29. rah, don’t you think most leaders read the local adaptation clause as designed to accommodate unusual circumstances such as special needs, very small congregations, or language barriers within congregations? I think most leaders would not see it as permission to change programs in established wards and branches. I’m not saying I like the status quo, that’s just what we’re facing.

  30. melodynew says:

    I’m really struggling here. I’m more than half way through the book. I’ll finish reading it tomorrow. The further I read, the harder it is for me to keep going. The review above is fair, but misses a few points. One – that Ms. McBaine uses double-speak and self-protective language throughout. I applaud her for her courage in taking on an emotionally charged issue. She outlined her perspectives very well. However,

    Point two – It didn’t really take that much courage because as I see it, she’s far from moderate. I see her as squarely seated at the table with those in power, looking across that table at “some women in pain” and attempting to represent them, when she repeatedly states she is not one of “our sisters” who feel marginalized, ignored, or underutilized.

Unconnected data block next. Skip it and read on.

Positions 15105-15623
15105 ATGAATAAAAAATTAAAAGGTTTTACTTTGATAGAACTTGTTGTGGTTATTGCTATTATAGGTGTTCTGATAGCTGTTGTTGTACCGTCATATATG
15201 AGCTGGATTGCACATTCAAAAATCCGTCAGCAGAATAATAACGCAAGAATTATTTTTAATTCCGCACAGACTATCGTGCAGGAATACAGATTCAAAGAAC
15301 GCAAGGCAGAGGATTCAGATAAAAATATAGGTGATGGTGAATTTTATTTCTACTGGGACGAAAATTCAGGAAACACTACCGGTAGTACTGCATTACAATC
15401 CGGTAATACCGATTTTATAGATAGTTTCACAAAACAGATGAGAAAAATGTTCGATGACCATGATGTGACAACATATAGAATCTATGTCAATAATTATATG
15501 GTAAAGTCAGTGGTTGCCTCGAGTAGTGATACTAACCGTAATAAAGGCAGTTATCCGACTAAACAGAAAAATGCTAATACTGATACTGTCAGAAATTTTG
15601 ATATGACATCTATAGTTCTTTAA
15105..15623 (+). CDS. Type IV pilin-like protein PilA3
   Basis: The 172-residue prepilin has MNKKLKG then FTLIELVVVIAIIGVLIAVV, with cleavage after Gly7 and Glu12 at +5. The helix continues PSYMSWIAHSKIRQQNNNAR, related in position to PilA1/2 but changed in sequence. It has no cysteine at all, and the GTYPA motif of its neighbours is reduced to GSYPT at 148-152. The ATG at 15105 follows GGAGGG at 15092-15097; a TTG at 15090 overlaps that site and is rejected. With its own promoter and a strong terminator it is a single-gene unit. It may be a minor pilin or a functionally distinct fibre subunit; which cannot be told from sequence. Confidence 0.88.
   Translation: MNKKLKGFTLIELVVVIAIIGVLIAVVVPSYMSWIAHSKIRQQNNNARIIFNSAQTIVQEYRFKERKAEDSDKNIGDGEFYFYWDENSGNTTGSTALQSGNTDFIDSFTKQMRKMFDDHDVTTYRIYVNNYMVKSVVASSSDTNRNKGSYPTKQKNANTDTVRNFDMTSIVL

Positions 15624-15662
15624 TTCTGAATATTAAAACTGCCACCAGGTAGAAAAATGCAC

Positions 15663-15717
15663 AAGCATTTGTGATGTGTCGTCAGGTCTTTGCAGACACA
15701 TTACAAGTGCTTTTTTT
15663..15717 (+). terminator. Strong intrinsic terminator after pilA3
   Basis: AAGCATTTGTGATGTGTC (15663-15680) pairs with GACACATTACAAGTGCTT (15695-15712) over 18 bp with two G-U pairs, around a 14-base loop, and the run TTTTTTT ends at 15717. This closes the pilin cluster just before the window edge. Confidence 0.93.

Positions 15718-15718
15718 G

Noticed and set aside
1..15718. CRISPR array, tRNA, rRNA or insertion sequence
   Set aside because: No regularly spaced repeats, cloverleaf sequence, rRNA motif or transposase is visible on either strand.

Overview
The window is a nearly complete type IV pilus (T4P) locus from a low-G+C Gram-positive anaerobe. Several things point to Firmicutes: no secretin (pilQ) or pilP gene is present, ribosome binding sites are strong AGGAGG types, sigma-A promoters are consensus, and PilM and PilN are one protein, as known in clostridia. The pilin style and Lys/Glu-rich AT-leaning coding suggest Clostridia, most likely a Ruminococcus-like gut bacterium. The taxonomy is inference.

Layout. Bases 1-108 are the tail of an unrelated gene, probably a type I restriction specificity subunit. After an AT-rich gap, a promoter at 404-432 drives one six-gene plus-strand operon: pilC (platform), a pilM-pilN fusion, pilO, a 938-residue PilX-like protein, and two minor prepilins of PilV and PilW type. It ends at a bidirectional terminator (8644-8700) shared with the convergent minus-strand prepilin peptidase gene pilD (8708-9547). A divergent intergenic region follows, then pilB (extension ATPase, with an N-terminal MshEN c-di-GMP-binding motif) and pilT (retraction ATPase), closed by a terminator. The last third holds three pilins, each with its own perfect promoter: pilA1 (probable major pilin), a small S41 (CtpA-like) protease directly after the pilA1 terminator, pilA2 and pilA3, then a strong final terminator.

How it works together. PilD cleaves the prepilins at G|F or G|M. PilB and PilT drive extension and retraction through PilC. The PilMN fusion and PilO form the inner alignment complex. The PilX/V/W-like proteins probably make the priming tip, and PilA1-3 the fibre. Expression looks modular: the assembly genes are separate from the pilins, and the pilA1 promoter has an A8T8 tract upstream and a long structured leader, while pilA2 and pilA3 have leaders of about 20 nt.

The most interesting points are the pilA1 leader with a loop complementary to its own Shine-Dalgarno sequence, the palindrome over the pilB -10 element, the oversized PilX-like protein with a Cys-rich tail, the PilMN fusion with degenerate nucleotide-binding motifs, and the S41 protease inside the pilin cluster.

This is hard for me to feel and to write, because I want to support every effort to bring greater awareness to problems of gender inequality within the church. I want to be supportive of this book. But I’m having a surprisingly, strongly negative reaction to it.

    I do believe this book has potential to have an impact on the “visibility” of women in various settings at church. Maybe that is a start. Maybe small movements are all we can hope for. But that’s depressing. Surely, God has a more perfect model in store for us – a model where women are not simply more visible, but are endowed and acknowledged publicly for Godly power and for true leadership authority. Perhaps such a thing is decades or centuries away. I don’t know. What I do know is that because Ms. McBaine does not personally see a foundational problem with male-only leadership/authority, and because she states this over and over again [it isn't "wrong," it's just "hard"] she lost credibility with me.

  31. MagpieLovely says: